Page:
#8 - The Pace Picante Salsa Robot Has Gone Haywire

Thursday, December 05, 2013 - 03:45 PM

This episode of TLDR contains some explicit language.

This has been a crazy season for internet hoaxes. This week, we investigate one we actually deeply enjoyed being fooled by -- about a social media bot for Pace Picante Salsa going insane and inadvertently revealing an entire world of corporate conspiracy. We talk to the comedian behind the hoax, Randy Liedtke, who has his own very funny podcast called The Bone Zone.

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Comments [5]

Patent Attorney from Germany

Hilarious stuff! Made me giggle.

http://www.eip.com/

Feb. 05 2014 06:24 AM
Salgood Sam from Montreal

Liked this, and noted looking at the site you've started covering Hoaxes as a theme? Should make a tag for topic that so we can share them as a group!

Dec. 11 2013 06:23 PM
MoniqueDC from DC of course

Huh? This is amusing? or satire? or anything worth the time? Of all the possibilities for the internet (or for twitter specifically), this has "no redeeming social value" ... just mean and snarky (and offensively vulgar). Why even highlight this as though it has value? Just another validation of the relative quality of twitter (and facebook for that matter). What are you thinking, On The Media?

Dec. 07 2013 05:04 PM

Hey Mason -- Alex just gchatted me to tell me to check out your comment. I totally agree, I think it's a really good point. In a weird way, it also reminded me of watching good improv comedy. How in retrospect part of the fun of it was in watching two comedians make a bunch of comedic choices and adjusting to each other's moves.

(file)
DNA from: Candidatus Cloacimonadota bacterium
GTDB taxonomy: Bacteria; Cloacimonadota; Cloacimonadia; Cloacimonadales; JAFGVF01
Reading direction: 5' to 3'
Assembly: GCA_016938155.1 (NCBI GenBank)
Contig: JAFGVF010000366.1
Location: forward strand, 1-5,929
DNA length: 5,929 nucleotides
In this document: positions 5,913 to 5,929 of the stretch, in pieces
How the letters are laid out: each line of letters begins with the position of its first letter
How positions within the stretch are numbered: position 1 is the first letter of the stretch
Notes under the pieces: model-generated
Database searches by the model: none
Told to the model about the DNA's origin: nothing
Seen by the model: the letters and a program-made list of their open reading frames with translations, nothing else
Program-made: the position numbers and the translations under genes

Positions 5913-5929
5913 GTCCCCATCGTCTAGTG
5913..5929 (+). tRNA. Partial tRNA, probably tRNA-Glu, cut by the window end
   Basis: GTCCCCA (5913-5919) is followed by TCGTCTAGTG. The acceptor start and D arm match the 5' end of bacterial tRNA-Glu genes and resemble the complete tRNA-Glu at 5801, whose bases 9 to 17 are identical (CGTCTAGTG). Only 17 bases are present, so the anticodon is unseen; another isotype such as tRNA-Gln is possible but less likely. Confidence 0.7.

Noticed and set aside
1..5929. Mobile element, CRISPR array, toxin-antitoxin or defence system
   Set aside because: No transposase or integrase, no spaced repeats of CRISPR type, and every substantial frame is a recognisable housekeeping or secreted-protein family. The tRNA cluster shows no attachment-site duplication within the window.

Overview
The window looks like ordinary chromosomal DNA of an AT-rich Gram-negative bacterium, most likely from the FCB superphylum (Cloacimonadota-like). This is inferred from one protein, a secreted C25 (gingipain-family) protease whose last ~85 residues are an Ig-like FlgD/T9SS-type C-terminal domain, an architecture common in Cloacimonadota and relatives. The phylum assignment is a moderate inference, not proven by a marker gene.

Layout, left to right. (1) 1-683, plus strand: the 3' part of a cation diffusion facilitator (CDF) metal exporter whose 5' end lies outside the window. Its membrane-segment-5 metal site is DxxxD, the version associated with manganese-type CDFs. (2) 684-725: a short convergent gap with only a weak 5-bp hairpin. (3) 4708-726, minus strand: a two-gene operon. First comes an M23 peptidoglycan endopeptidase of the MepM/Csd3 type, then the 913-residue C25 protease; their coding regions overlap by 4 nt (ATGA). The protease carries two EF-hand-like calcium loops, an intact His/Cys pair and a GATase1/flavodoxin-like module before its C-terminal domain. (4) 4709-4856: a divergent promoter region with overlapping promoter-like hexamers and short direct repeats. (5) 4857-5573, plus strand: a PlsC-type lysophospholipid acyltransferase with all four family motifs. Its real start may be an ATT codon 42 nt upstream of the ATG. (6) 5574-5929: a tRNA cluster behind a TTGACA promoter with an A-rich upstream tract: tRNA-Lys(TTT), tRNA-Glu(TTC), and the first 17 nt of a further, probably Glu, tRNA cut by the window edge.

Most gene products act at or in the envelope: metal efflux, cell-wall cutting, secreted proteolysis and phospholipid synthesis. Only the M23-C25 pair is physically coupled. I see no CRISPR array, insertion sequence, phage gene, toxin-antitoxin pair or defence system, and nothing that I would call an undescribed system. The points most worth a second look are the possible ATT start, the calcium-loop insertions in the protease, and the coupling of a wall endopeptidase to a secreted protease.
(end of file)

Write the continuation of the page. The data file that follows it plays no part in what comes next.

Dec. 06 2013 04:44 PM
Mason from Chicago, IL

Something that made the Pace narrative different might have a big role in why it feels different: There were two parties at work, and one of them wasn't "in on it."

The other recent hoaxes have been one-sided "this is what happened" narratives, but with Pace and Kinane, we watched a story evolve. And I think it might be important that Kyle did too -- he was operating under the assumption that his actions, and the consequences they created, were real. That puts the matter more akin to a hidden camera prank than a newscaster lying on air and then, later smarmily revealing how much smarter they are than everyone else for fooling us.

The audience wasn't the only group that got fooled -- so the joke didn't feel like it was on us.

Dec. 06 2013 12:23 AM

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TLDR is a short podcast and blog about the internet by PJ Vogt and Alex Goldman. You can subscribe to our podcast here. You can follow our blog here. We’re also on Twitter, and we play Team Fortress 2 more or less constantly, so find us there if you like to communicate via computer games from six years ago.

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